Figure 1: Overview of the setting of unsupervised domain adaptation and its difference with the standard setting of supervised learning. In domain adaptation the source (training) domain is related to but different from the target (testing) domain. During training, the algorithm can only have access to labeled samples from source domain and unlabeled samples from target domain. The goal is to generalize on the target domain.

One of the backbone assumptions underpinning the generalization theory of supervised learning algorithms is that the test distribution should be the same as the training distribution. However in many real-world applications it is usually time-consuming or even infeasible to collect labeled data from all the possible scenarios where our learning system is going to be deployed. For example, consider a typical application of vehicle counting, where we would like to count how many cars are there in a given image captured by the camera. There are over 200 cameras with different calibrations, perspectives, lighting conditions, etc. at different locations in Manhattan. In this case, it is very costly to collect labeled data of images from all the cameras. Ideally, we would collect labeled images for a subset of the cameras and still be able to train a counting system that would work well for all cameras.

Domain adaptation deals with the setting where we only have access to labeled data from the training distribution (a.k.a., source domain) and unlabeled data from the testing distribution (a.k.a., target domain). The setting is complicated by the fact that the source domain can be different from the target domain — just like the above example where different images taken from different cameras usually have different pixel distributions due to different perspectives, lighting, calibrations, etc. The goal of an adaptation algorithm is then to generalize to the target domain without seeing labeled samples from it.

In this blog post, we will first review a common technique to achieve this goal based on the idea of finding a *domain-invariant representation*. Then we will construct a simple example to show that this technique alone does not necessarily lead to good generalization on the target domain. To understand the failure mode, we give a generalization upper bound that decomposes into terms measuring the difference in input and label distributions between the source and target domains. Crucially, this bound allows us to provide a sufficient condition for good generalizations on the target domain. We also complement the generalization upper bound with an information-theoretic lower bound to characterize the trade-off in learning domain-invariant representations. Intuitively, this result says that when the marginal label distributions differ across domains, one cannot hope to simultaneously minimize both source and target errors by learning invariant representations; this provides a necessary condition for the success of methods based on learning invariant representations. All the material presented here is based on our recent work published at ICML 2019.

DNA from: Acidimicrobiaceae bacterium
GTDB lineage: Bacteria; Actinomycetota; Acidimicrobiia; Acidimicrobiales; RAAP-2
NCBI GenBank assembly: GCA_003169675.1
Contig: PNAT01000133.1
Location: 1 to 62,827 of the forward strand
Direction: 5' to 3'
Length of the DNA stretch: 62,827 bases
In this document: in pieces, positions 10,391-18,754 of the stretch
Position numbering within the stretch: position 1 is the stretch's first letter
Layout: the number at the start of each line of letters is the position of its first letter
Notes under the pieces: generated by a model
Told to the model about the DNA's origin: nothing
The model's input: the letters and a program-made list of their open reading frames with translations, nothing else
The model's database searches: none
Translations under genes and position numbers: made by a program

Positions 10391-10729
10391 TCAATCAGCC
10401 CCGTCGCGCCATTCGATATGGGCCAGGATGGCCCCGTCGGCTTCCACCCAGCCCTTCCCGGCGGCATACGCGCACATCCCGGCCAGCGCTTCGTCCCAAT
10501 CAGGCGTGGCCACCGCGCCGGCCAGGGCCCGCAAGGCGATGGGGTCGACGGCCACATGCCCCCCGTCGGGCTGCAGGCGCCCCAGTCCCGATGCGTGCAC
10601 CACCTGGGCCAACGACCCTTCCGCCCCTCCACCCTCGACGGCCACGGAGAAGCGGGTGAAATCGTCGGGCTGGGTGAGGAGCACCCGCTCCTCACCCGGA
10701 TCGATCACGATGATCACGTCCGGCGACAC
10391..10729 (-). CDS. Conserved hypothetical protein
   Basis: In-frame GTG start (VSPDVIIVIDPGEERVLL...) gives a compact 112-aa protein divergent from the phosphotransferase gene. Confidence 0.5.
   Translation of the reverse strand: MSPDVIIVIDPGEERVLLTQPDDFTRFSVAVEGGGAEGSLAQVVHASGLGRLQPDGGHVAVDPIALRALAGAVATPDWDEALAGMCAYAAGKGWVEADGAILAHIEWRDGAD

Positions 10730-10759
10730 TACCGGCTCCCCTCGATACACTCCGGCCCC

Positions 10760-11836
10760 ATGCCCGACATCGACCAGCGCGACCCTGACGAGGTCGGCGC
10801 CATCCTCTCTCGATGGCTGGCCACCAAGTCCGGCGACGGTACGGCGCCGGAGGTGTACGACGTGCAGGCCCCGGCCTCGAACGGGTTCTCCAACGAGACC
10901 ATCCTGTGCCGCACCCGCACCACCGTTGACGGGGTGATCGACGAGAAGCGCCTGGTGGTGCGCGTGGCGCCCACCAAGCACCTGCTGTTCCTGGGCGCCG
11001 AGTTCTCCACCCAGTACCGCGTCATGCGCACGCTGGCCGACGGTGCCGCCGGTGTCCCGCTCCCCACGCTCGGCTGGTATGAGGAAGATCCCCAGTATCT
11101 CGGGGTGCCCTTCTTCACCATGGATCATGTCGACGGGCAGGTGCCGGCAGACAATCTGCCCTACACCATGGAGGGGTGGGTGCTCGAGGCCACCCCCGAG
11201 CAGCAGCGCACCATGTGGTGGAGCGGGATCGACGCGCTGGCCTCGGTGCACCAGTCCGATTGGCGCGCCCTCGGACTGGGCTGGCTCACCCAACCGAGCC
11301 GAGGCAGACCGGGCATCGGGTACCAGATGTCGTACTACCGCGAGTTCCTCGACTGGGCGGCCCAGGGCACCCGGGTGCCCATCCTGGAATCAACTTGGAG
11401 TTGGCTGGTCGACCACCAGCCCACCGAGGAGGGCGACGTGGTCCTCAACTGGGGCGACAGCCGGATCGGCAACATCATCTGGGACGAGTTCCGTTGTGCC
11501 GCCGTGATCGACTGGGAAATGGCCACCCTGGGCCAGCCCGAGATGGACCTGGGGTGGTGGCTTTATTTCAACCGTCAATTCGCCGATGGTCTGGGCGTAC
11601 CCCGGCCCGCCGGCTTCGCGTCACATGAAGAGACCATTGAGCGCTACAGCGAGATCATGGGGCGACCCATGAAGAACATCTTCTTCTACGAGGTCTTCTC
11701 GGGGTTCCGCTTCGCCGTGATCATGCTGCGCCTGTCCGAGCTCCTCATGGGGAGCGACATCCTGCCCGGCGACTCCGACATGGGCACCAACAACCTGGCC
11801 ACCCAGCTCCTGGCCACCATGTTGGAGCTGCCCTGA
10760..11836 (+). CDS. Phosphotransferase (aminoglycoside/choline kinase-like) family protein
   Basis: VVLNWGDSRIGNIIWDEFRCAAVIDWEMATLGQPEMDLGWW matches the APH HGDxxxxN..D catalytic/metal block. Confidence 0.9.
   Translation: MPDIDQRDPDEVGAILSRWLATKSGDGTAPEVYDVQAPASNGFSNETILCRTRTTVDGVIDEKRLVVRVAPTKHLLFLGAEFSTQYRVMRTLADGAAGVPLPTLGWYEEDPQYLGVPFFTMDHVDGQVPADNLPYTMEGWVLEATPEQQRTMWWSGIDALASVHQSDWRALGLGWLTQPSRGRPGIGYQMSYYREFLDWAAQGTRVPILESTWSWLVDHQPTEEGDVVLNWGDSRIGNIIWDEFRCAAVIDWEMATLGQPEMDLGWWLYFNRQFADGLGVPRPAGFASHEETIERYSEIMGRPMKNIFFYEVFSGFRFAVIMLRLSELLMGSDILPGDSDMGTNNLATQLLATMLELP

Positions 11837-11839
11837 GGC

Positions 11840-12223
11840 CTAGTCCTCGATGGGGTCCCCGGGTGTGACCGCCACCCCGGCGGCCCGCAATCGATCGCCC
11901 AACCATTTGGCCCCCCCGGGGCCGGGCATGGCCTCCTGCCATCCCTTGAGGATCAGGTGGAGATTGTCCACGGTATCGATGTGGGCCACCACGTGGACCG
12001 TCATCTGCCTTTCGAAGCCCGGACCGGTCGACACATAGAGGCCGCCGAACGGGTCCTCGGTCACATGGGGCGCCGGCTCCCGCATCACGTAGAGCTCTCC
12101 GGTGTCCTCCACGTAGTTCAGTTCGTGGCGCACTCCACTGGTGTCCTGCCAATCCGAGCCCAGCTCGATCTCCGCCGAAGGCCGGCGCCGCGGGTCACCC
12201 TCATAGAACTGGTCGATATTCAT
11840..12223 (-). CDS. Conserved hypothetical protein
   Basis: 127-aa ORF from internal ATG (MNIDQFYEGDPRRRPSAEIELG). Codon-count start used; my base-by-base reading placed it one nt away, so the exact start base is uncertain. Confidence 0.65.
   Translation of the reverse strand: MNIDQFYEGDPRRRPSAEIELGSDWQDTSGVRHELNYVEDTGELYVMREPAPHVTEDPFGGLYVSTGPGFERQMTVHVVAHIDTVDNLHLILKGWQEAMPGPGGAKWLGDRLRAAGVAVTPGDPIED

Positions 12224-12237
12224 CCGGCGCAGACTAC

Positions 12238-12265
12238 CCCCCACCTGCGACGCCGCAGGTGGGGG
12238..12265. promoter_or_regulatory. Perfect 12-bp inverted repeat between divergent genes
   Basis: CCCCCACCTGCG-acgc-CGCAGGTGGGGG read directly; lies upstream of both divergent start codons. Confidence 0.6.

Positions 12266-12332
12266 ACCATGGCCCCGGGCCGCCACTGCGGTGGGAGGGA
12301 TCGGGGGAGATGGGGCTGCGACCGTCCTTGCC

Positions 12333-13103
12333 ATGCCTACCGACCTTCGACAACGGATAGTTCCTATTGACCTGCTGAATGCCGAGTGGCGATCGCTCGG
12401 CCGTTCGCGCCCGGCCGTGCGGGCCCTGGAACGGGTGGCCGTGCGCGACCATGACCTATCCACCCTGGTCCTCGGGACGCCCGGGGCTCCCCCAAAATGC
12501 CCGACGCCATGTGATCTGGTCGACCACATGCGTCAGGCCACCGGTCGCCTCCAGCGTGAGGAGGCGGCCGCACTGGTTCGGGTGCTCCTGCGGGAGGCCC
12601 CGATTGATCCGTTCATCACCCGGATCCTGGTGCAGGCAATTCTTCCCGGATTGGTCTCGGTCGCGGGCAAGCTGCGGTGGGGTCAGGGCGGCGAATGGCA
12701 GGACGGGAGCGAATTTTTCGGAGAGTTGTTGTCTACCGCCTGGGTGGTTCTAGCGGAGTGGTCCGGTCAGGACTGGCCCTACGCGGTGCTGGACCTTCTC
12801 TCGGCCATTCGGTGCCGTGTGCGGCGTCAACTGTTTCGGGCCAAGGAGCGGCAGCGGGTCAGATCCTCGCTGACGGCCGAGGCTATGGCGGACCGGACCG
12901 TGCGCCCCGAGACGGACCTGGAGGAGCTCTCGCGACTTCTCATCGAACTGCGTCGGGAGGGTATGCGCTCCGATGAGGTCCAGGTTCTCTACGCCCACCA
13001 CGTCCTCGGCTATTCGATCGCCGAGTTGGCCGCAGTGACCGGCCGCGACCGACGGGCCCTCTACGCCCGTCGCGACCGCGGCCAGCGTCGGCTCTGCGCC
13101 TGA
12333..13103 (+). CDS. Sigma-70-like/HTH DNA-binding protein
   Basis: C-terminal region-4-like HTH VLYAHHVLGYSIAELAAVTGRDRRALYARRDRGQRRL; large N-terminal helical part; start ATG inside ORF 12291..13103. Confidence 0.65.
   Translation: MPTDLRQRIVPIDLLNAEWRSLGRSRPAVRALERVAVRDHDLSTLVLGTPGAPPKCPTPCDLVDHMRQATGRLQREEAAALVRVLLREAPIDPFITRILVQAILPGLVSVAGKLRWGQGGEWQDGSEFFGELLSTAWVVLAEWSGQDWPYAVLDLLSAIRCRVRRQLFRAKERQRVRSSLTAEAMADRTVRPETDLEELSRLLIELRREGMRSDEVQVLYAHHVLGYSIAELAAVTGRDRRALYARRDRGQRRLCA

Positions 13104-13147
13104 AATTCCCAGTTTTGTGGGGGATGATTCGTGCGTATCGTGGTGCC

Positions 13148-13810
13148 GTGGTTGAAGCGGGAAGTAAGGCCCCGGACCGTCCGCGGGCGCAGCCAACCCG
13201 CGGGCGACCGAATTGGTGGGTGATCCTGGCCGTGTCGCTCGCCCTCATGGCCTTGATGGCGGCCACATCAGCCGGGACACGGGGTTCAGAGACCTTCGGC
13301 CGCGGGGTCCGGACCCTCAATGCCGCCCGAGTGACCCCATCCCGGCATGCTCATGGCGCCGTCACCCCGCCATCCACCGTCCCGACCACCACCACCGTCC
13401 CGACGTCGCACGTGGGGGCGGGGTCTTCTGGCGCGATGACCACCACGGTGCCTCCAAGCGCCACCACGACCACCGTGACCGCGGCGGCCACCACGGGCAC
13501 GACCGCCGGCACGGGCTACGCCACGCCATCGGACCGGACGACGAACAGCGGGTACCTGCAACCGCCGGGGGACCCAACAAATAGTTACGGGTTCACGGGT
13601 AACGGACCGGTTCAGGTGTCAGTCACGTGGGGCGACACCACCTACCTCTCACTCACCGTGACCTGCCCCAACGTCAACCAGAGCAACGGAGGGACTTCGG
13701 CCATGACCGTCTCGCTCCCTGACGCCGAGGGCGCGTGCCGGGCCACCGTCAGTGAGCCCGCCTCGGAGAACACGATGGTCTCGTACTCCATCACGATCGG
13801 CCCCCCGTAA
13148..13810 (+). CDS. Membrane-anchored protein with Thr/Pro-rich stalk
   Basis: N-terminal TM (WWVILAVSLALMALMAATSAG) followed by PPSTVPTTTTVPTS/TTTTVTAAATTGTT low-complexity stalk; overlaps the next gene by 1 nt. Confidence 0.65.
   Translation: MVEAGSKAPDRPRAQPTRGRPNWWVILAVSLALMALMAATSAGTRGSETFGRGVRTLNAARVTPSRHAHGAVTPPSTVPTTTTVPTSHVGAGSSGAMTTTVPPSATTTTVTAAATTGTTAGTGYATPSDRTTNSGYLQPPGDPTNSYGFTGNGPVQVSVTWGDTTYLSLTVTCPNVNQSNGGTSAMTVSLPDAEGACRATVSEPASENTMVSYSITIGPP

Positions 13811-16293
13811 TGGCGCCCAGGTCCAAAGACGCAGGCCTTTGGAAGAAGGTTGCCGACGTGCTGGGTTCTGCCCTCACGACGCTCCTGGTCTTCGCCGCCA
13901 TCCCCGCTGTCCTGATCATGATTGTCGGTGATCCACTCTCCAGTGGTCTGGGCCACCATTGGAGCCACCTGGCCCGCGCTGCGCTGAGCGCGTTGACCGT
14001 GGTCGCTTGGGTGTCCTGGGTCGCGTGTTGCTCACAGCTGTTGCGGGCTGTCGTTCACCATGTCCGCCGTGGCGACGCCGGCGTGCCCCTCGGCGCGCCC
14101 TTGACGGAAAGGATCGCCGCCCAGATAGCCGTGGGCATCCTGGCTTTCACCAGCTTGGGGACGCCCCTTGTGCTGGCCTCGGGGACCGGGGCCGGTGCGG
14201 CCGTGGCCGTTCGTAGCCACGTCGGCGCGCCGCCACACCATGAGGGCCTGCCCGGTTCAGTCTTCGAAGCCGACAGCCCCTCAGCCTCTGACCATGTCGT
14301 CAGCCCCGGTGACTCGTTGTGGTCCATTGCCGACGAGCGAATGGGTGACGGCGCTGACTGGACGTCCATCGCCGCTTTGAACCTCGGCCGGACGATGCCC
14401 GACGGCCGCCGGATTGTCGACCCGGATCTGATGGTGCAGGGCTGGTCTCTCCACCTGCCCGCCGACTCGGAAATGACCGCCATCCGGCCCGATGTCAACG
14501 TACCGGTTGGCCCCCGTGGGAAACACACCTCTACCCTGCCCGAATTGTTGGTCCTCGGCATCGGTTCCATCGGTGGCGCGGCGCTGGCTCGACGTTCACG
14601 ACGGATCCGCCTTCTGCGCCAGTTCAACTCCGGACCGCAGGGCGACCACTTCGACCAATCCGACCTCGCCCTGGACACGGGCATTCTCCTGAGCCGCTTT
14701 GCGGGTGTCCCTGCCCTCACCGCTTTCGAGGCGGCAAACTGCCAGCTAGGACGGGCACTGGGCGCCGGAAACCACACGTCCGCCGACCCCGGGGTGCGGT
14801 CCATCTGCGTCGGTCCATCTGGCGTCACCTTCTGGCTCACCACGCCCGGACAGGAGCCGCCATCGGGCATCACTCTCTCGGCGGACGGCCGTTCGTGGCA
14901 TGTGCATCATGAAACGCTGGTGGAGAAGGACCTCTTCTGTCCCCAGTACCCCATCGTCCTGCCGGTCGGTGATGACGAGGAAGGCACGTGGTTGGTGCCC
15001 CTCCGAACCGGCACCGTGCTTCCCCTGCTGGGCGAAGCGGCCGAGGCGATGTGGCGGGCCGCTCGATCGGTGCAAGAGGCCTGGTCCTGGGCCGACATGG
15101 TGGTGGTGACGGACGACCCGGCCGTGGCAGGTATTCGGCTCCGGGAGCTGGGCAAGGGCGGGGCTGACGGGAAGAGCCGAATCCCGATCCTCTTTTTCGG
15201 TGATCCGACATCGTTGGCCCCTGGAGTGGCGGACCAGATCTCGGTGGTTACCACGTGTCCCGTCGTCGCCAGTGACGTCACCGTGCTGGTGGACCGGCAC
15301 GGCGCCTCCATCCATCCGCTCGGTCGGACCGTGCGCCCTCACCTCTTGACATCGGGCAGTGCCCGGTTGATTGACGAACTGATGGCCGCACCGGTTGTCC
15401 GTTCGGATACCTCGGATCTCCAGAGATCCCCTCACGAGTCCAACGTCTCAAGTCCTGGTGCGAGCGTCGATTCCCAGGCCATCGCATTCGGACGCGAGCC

## Adaptation by Learning Invariant Representations

The central idea behind learning invariant representations is quite simple and intuitive: we want to find a representations that is insensitive to the domain shift while still capturing rich information for the target task. Such a representation would allow us to generalize to the target domain by only training with data from the source domain. The pipeline for learning domain invariant representations is illustrated in Figure 3.

Note that in the framework above we can use different transformation functions \(g_S/g_T\) on the source/target domain to align the distributions. This powerful framework is also very flexible: by using different measures to align the feature distributions, we recover several of the existing approaches, e.g., DANN (Ganin et al.’ 15), DAN (Long et al.’ 15) and WDGRL (Shen et al.’ 18).

A theoretical justification for the above framework is the following generalization bound by Ben-David et al.’ 10: Let \(\mathcal{H}\) be a hypothesis class and \(\mathcal{D}_S/\mathcal{D}_T\) be the marginal data distributions of source/target domains, respectively. For any \(h\in\mathcal{H}\), the following generalization bound holds: $$\varepsilon_T(h) \leq \varepsilon_S(h) + d(\mathcal{D}_S, \mathcal{D}_T) + \lambda^*,$$ where \(\lambda^* = \inf_{h\in\mathcal{H}} \varepsilon_S(h) + \varepsilon_T(h)\) is the optimal joint error achievable on both domains. At a colloquial level, the above generalization bound shows that the target risk could essentially be bounded by three terms:

- The source risk (the first term in the bound).
- The distance between the marginal data distributions of the source and target domains (the second term in the bound).
- The optimal joint error achievable on both domains (the third term in the bound).